Diigo for Language Instruction

Read on for a way language learners and teachers can use Diigo in a way that can seriously jumpstart authentic language learning exchanges.

I recently taught a course to masters students in the GSTILE (Graduate School of Translation, Interpretation, and Language Education) TFL (Teaching Foreign Languages) program at Monterey Institute of International Studies. We did much, MUCH more than explore specific tools, but more on that later (and more on how incredibly powerful it is to co-design and teach with another teacher). One of the tools that I discovered as a language learner, and that I shared with my students, to great excitement, was using Diigo’s annotation features (specifically highlighting and sticky-note comments) in language learning and instruction. For those who are not familiar with Diigo, it is one of several “social bookmarking”/knowledge management utilities (Delicious and Evernote are others) that allow you collect your own internet bookmarks and other bits of “knowledge” online, and interact with others around that information. (Diigo has nascent tools for educators and schools that I am just now exploring)

I started using Diigo’s annotation features for my own learning when an Italian language exchange partner I met on polyglotclub.com sent me a link to an article he thought I might like to read in Italian. I started highlighting words or phrases I stumbled on in the article, and adding clarification in “sticky notes” attached to each. This in itself has been very powerful as self-learning tool. I then realized there were some that Google Translate couldn’t help with, and I needed help from my native Italian speaking exchange partner. So, I started highlighting words I needed help with in a different color, with questions “stuck” to them, and now we can easily find and offer help on troublesome language issues in each other’s online reading through a shared Diigo Group, where we can see each other’s annotations right on the web pages we are learning from.

Below is an example of a section of reading I have highlighted in an online article (note that the screenshot is also taken with and stored on Diigo):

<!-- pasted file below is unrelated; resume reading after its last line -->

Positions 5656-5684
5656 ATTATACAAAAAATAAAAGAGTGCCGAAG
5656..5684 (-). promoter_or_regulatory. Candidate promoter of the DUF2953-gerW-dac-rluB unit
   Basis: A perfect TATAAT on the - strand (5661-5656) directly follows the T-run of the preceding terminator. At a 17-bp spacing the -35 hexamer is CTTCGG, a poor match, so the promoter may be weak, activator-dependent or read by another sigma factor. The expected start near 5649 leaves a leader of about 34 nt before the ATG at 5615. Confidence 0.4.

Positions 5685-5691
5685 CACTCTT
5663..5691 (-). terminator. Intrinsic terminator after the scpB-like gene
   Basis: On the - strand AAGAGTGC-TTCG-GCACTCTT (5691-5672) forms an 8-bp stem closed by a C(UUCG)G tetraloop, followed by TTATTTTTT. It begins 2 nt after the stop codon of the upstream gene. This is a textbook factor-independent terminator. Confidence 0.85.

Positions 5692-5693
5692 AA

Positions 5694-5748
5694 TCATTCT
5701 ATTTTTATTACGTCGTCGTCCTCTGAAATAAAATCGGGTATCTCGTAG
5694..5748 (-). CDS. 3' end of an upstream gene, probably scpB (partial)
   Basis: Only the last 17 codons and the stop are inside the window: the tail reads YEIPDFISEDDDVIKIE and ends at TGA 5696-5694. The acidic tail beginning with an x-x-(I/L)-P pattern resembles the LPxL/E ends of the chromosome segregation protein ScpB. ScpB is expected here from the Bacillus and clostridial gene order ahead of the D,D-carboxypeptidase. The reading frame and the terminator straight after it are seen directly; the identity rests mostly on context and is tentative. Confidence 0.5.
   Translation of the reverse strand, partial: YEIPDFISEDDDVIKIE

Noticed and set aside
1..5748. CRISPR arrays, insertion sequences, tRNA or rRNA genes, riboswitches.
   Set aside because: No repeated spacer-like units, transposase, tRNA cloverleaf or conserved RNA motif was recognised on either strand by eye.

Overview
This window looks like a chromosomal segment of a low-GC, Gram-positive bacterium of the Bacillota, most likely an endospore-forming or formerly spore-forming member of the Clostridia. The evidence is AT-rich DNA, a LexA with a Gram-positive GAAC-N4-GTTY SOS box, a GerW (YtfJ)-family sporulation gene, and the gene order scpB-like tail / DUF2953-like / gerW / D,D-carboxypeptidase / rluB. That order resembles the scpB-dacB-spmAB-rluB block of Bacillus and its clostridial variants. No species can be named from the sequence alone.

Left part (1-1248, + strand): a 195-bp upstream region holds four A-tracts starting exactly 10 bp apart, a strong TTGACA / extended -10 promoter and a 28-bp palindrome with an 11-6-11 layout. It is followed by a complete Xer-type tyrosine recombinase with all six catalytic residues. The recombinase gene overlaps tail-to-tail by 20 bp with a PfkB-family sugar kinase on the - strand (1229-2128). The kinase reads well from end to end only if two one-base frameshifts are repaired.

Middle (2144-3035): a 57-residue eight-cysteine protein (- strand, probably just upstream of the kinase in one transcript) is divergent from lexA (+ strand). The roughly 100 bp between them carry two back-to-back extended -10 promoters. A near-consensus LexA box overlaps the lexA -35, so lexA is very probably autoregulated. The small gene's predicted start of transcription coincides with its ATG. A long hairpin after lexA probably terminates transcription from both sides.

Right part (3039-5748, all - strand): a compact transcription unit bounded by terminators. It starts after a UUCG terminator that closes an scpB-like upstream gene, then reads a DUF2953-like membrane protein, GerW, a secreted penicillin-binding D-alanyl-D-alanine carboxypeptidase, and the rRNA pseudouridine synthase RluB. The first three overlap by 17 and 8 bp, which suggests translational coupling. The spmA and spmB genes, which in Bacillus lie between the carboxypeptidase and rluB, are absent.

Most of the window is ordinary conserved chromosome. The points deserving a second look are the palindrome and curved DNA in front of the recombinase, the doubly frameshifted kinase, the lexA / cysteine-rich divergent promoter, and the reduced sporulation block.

And below is a how the sticky notes appear when you click on the comment boxes next to a word (or when you create one). Note how the note is color-coded to match the highlight color chosen.


So what do you need to be able to do this?

  1. Each person needs a Diigo account
  2. Create a Diigo Group that you both need to join
  3. Share the webpage you will be getting help with to the group
  4. Start highlighting and “sticky note-ing” (you will need to install a browser plugin to use many of the features beyond basic bookmarking)
  5. Set up some system for notifying when corrections/feedback is entered and ready (group notifications, change the color to a third color meaning “answered,” or some other method. A simple email can work.

And have fun! Please comment with any other cool language uses you find for Diigo or other such social bookmarking tools.

Published by Aaron Eden

What's your Give? I think that is a critical question in everything we do. What value are we creating? The core of my work is educating for a sustainable future. Value-oriented learning. Community-integrated learning. Social entrepreneurship. Emergent, inquiry-driven, entrepreneurial learning. I've spent the last 20 years designing and facilitating face-to-face and online learning experiences and co-creative processes that help individuals and organizations develop the skills and attributes to transform themselves and the world. I have extensive experience in instructional and learning experience design, innovation, and technology spaces.

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